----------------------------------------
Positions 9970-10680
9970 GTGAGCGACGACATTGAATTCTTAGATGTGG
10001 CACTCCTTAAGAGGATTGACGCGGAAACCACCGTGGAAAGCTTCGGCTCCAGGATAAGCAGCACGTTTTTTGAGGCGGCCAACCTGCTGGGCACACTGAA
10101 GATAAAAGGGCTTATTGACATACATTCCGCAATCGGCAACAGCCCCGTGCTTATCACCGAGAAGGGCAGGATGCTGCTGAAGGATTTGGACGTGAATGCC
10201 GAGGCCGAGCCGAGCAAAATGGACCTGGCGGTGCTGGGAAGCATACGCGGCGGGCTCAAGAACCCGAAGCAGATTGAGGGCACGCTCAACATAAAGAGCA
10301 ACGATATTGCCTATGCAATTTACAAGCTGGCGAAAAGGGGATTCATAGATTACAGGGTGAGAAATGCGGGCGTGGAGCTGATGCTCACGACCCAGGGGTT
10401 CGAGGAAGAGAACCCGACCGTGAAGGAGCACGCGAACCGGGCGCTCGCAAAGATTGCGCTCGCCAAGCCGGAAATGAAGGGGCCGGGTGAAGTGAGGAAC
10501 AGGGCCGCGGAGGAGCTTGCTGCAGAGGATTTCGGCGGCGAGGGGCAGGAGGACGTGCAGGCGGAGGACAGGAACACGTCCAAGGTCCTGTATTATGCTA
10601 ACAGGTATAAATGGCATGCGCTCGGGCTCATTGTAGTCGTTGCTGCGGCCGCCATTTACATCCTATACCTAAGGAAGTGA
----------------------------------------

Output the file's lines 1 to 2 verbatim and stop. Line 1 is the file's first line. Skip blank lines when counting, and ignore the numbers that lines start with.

Positions 9970-10680
9970 GTGAGCGACGACATTGAATTCTTAGATGTGG